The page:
Photo: Nick Kenrick/Flickr
Canadian existing home sales were up 5.9 per cent from April to May 2014, the largest month-over-month increase in nearly four years, according to the latest Canadian Real Estate Association (CREA) report.
The numbers, released by CREA earlier this week, also saw year-over-year sales rise 4.8 per cent. Sales came in 3.8 per cent above the 10-year average for May, further evidence that it was an exceptionally strong month.
“The combination of a thaw from a long winter and the recent decline in mortgage interest rates was clearly a potent combination for May home sales,” wrote TD economist Leslie Preston.
While the momentum spurred by pent-up demand for housing unleashed after the unusually long and frigid winter may continue for the next few months, Preston believes it will ebb later in the year. She also pointed to employment growth that’s modest at best and the fact that climbing house prices are continually outpacing income gains as reasons for the anticipated slowdown later in 2014.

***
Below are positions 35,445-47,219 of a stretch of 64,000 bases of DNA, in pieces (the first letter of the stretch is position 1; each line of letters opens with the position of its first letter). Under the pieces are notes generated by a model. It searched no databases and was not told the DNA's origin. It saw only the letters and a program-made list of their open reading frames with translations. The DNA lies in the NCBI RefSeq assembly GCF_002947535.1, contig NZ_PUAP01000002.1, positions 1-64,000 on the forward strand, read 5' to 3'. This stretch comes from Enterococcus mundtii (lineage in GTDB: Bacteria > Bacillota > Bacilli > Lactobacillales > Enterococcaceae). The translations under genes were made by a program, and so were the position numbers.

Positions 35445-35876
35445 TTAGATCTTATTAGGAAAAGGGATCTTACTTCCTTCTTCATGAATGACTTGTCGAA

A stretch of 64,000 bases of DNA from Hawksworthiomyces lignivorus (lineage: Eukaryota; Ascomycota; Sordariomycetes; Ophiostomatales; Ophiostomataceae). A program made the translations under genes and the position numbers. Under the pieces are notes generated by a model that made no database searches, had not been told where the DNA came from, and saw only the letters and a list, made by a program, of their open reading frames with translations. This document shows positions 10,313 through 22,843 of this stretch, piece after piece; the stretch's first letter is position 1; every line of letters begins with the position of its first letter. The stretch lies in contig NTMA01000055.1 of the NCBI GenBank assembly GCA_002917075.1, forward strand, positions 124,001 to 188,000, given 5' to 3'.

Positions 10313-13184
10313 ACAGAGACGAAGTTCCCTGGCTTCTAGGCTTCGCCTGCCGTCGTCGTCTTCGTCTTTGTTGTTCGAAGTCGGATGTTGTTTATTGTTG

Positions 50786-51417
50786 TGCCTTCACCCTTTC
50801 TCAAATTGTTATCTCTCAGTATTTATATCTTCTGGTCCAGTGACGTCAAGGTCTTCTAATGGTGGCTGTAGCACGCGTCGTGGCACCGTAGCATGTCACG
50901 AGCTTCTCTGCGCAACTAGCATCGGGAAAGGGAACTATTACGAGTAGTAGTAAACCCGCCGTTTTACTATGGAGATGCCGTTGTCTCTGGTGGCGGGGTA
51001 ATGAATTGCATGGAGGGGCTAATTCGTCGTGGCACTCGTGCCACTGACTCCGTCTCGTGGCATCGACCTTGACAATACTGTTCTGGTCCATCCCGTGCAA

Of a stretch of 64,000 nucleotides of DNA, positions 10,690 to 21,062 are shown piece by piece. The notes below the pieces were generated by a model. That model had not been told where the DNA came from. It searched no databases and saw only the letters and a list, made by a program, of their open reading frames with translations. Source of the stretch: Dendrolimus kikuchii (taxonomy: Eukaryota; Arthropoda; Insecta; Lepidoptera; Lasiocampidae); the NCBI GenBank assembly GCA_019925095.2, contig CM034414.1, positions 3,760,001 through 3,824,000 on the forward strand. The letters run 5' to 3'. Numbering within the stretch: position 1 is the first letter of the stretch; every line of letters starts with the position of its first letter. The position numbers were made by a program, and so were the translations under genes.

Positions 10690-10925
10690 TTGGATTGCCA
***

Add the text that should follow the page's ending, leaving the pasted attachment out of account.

In a report titled “Location Still Rules,” BMO senior economist Robert Kavcic said the West-East split in sales performance remains clear, despite sales rising in 23 of 26 regions tracked in May.
“[B]ecause of wide regional differences, the headline numbers do little to tell the housing market story in Canada,” he wrote. Calgary and Toronto have just over three months’ of supply on the market while Quebec, New Brunswick, Nova Scotia and PEI all have more than a year of inventory to absorb.
“[I]n most cases, those are decade highs that exceed even levels seen at the height of the Great Recession,” he wrote.
In his “bottom line” Kavcic said that Canada’s housing market looks balanced overall, but “big disparities persist below the surface.” Prices continue to rise in a few select markets and sub-markets while a large part of the country is “seeing downright dreary conditions.”
Adrienne Warren’s “Housing News Flash” for Scotiabank reached a similar conclusion to Kavcic’s report, emphasizing that the market conditions are “relatively balanced” though stronger sales numbers in the West “mask softer conditions in Central and Eastern Canada.”
Looking for more Canadian market coverage? See what the IMF and OECD are saying about the Canadian housing market (hint: it isn’t positive).